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Snapshot management in Actyx Pond

Wolfgang Werner

Developer Advocate

In event-sourced systems, state snapshots are used to alleviate the costs of computing state from event streams. Snapshots are essential to keep processing overhead and latency in check when working with long-lived and/or high traffic models.

The Actyx Pond ships with reasonable defaults for creating and retaining snapshots. However, in certain cases, snapshots may grow too large. This post outlines how to segment state and compress snapshots to avoid this.

Pond 2.4.0 Released

Benjamin Sieffert

Benjamin Sieffert

Distributed Systems Engineer at Actyx

Today we are proud to announce the release of Pond version 2.4.0 on npm.

This release contains the following improvements:

  • Improved exception handling capabilities
  • observeAll – "Seed event" has succeeded "first event" terminologically. expireAfterFirst has been renamed to expireAfterSeed
  • observeAll – The makeFish function is now allowed to return undefined, in order to ignore a given seed event
  • Fixed an issue where moving a complex structure from an event into Fish state and later modifying that state could lead to data corruption
  • Improved memory usage and time travel performance in some cases

On a related note, we have added technical documentation for observeAll and observeOne.

Happy hacking!

Pond 2.3.0 Released

Benjamin Sieffert

Benjamin Sieffert

Distributed Systems Engineer at Actyx

Today we are proud to announce the release of Pond version 2.3.0 on npm.

This release contains the following improvements:

  • Addition of observeAll and observeOne functions to the Pond – see our dedicated blog post
  • Pond.dispose() will now properly shut down all async operations, so that applications may terminate orderly
  • Fixed a bug where command serialization between subsequent calls to Pond.run() was broken if the argument Fish was originally woken by Pond.observe()
  • Turn Pond.test() and Pond.mock() into synchronous functions
  • Direct validation of arguments passed to FishId.of() – the strings must not be empty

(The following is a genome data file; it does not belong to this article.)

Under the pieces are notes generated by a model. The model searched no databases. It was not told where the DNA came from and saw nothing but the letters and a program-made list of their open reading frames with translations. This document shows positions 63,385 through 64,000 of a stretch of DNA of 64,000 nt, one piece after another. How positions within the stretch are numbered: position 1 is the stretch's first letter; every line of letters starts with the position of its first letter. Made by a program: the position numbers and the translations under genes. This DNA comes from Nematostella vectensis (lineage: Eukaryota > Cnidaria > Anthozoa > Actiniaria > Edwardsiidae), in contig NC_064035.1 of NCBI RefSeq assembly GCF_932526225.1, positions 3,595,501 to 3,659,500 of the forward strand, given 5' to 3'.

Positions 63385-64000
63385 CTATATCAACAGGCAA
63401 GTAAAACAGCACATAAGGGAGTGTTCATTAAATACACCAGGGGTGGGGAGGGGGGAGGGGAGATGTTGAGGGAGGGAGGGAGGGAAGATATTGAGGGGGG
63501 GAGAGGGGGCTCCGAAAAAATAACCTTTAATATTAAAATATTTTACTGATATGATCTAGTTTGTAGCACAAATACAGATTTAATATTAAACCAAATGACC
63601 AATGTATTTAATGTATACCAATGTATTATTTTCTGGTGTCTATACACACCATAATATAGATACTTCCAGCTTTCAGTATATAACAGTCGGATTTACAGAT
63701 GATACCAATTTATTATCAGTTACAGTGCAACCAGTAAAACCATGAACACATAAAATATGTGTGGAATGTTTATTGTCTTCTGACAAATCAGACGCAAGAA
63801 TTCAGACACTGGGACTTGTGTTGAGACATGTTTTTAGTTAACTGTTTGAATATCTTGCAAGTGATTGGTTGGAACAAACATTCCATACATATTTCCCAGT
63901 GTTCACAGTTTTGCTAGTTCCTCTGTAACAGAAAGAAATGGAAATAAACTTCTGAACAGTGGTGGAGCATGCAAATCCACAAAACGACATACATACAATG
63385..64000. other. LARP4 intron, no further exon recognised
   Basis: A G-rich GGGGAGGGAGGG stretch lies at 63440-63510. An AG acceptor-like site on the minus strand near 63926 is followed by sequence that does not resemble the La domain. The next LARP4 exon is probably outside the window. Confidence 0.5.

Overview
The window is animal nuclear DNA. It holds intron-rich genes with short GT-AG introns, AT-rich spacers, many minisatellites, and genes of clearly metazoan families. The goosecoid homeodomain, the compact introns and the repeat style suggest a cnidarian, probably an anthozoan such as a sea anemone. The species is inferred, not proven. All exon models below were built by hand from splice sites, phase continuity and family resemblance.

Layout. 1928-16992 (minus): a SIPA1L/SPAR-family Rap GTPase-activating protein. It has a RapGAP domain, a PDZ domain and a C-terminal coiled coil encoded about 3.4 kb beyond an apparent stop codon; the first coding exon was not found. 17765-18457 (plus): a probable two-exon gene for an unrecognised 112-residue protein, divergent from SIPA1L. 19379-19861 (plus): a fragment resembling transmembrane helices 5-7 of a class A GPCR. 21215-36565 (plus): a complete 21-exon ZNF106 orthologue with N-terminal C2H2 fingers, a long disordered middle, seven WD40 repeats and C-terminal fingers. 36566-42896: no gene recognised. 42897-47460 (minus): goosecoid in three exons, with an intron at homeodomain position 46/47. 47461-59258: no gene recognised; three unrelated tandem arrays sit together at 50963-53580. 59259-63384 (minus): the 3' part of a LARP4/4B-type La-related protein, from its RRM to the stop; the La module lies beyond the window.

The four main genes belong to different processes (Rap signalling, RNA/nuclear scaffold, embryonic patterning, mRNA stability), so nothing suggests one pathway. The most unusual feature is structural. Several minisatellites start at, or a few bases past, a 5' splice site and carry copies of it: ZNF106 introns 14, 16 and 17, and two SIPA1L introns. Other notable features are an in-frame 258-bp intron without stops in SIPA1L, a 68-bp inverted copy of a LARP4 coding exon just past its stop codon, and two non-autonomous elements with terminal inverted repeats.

• If the enqueue function passed to pond.run() callbacks is invoked after the callback has returned, it will now throw an error rather than silently fail to emit
  • Support for nodejs 12 (LTS Erbium)

Happy hacking!

Introducing observeAll() and observeOne() for Actyx Pond

Benjamin Sieffert

Benjamin Sieffert

Distributed Systems Engineer at Actyx

With the release of Pond 2.3.0 we are shipping two new major functions: Pond.observeAll() and Pond.observeOne() – they will make development a lot easier in some cases.

Sneak peak:
pond.observeAll(taskCreatedTag, makeTaskFish, {}, x => console.log('all tasks:', x))

In this blog post we give an overview of the new functions and explain the motivation behind adding them.

Designing the C# Pond: Union Types

Benjamin Sieffert

Benjamin Sieffert

Distributed Systems Engineer at Actyx

One of the many projects we’re currently pushing forward at Actyx is a port of the Actyx Pond V2 from TypeScript to C#.

C# and TypeScript build on very different foundations. Both are modern multi-paradigm languages; both have somewhat dynamic function dispatch mechanisms; but the typical C# program is still very much concerned with the runtime type of objects, as modeled by the CLR. TypeScript meanwhile is all about type shapes (or duck typing): The type system itself is quite strong, but its reality does not carry over into the (JavaScript) runtime.

One way this difference in typing plays out is union types. Union types are a cornerstone of TypeScript programming, and prominently feature in our TypeScript Pond interfaces. But C# does not have an exact equivalent. In this blog post we are looking at ways to preserve all the TypeScript Pond’s features, without giving up idiomatic C#.